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The grave need for banks, private sectors to acknowledge harmful climate impact

  • By KCV
  • April 8, 2021

For a long time, banks and private sectors have resisted acknowledging their harmful climate impact but preferred focusing almost entirely on climate risk. The current wave of “net-zero 2050” commitments however presents a tacit acknowledgement by banks that they too are major emitters and need to zero their financed emissions by 2050 at the latest.

In the recently released fossil fuel finance report 2021, over 60 commercial and investment banks have been evaluated to be among the world’s major drivers of climate chaos. Their single biggest contribution to climate change is their financing of fossil fuels projects which have continued to accelerate long-term global impacts.

The report details case studies where banks and private sectors financing have resulted in harmful impacts on communities around the world and the urgency to start cut in emissions immediately.

Related article: Saving lives and making money: The need for humanitarian financing

Pressure is mounting on these banks to immediately end support for fossil expansion, and commit to the date by which their fossil financing will reach zero as they had promised in the 2019 UN Climate Summit in New York City.

During the summit, banks made new commitments to disclose the Carbon emissions of their investment and loan portfolios, adhere to the new Principles for Responsible Banking and more. This has however not been the case as banks have continued with the fossil fuel financing business as usual.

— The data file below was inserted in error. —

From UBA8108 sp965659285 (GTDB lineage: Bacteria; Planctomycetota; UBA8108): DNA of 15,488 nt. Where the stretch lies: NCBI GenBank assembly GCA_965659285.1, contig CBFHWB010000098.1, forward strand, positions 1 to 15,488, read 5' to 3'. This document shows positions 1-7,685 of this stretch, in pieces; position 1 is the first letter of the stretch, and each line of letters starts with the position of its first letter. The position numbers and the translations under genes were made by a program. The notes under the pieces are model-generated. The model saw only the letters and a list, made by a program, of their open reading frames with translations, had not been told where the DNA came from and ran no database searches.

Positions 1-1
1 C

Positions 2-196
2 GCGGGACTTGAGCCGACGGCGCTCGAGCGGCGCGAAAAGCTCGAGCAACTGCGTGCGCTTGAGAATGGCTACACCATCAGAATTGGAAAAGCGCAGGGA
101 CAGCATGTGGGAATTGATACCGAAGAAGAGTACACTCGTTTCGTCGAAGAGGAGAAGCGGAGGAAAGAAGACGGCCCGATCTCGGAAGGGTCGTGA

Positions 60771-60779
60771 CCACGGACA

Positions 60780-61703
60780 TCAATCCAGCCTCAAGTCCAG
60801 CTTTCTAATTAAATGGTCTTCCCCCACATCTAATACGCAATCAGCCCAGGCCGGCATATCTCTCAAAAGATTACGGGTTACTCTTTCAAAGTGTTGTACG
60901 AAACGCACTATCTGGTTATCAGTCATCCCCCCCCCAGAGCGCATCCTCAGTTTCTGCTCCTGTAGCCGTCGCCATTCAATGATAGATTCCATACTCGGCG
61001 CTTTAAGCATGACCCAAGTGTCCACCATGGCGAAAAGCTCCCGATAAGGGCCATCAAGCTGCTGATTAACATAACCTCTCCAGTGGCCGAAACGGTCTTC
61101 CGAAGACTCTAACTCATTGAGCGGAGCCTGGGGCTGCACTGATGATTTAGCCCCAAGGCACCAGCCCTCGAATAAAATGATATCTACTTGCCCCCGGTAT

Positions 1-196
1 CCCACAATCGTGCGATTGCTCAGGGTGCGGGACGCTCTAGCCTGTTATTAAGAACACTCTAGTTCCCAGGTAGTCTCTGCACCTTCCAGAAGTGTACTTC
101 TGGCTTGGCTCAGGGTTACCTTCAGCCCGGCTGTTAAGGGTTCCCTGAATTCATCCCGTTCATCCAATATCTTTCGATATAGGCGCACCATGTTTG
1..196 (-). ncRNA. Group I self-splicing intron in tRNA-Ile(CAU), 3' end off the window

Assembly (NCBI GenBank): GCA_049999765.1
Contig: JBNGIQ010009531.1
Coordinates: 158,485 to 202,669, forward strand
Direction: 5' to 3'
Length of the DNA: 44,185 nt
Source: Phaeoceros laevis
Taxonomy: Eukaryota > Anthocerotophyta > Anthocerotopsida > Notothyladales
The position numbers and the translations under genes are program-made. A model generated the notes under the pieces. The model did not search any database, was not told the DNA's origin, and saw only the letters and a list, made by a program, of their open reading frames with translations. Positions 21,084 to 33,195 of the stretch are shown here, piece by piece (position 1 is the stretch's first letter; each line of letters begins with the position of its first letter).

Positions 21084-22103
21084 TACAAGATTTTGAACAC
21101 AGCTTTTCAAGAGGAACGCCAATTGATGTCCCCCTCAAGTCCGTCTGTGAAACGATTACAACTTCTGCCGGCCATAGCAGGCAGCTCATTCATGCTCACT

They have invested a total of $3.8 trillion into fossil fuels from 2016-2020. Despite the global drop in fossil fuel demand and production in 2020 due to the Covid-19 pandemic, 2020 levels remained higher than in 2016.

Taking into consideration these latest statistics, the overall fossil fuel financing is heading in the wrong direction and every major emitter must align its emissions trajectory to the Paris Agreement’s aim of “making finance flows consistent with a pathway towards low greenhouse emissions.”

This includes both local and global investment firms such as Kenya Climate Ventures (KCV). KCV, an impact investment firm in Kenya is playing a pivotal role in financing the transition to a low-carbon, sustainable future.

Having invested in 17 new clean-tech projects with the support of their funding partners, the firm seeks to accelerate the development of climate-smart solutions, taking into consideration the harmful long-term global impact of certain projects.

Also read: Access to finance remains a key booster to SME growth

For instance, the firm has invested in Kings Biofuel, a startup company based in Kenol, Muranga that manufactures non-carbonized, environmentally friendly biomass briquettes from renewable sources of waste materials.

To achieve the ambition of SDG seven (Solutions for affordable and clean energy), the startup is guaranteeing access to affordable, reliable and modern energy, as well as improving energy efficiency.

With the help of KCV, the company commits to cut global greenhouse gas emissions and believes that while intensity commitments may be a stepping-stone to absolute emissions commitments, they are not a substitute.